Toni Erdmann is all right but doesn’t match the hype
Film | by Jorge Ignacio Castillo
RPL Film Theatre
March 30 – April 2
The Cannes sensation Toni Erdmann has already been celebrated as one of the comedic achievements of the decade, even making its way into the Academy Awards. An American remake starring Jack Nicholson has already been greenlit.
Guess what. It’s overrated.
Don’t get me wrong, Toni Erdmann is far from a bad movie, but the 160-minute-long German comedy doesn’t deserve such unrestrained praise. The absurdist humor is effective but hardly groundbreaking (Mika Kaurismäki has been doing the same for 35 years). The one edge Toni Erdmann has over similar endeavors is that it keeps a foot on reality at all times.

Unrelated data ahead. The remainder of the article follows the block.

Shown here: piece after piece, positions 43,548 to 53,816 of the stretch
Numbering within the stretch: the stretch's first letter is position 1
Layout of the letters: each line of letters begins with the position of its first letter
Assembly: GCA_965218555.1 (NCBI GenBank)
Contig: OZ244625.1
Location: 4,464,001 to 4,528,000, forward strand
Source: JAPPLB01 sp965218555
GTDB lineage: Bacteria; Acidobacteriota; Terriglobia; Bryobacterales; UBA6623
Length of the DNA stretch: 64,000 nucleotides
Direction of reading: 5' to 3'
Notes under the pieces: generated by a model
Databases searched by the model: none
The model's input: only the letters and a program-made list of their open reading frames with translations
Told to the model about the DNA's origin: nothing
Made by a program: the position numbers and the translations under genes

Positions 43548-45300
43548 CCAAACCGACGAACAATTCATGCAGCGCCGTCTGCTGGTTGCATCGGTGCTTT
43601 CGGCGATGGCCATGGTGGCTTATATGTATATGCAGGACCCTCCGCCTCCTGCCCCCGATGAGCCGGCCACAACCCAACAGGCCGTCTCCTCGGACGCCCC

Winfried (Peter Simonischek), a music teacher and incorrigible joker, tries to reconnect with his depressed (but unaware of it) daughter Ines (Sandra Hüller), a serious businesswoman on assignment in Romania.
The prankster initially fails in his mission so Winfred brings out the big guns — namely his alter ego, Toni Erdmann. The creation is an obnoxious bore but at least gets a reaction from Ines. This leads to an escalating battle of benevolent outlandishness.
The deadpan comedy of Toni Erdmann is pleasant, even sharp at times, but the length is ridiculous. There’s no sense of economy of language. The film disparages European corporations that favour efficiency and rules over people (Ines teaches companies how to downsize without inspiring revolts), but as social critiques go it’s very basic.
I could be missing something, but it wasn’t the transformative experience I was promised. ❧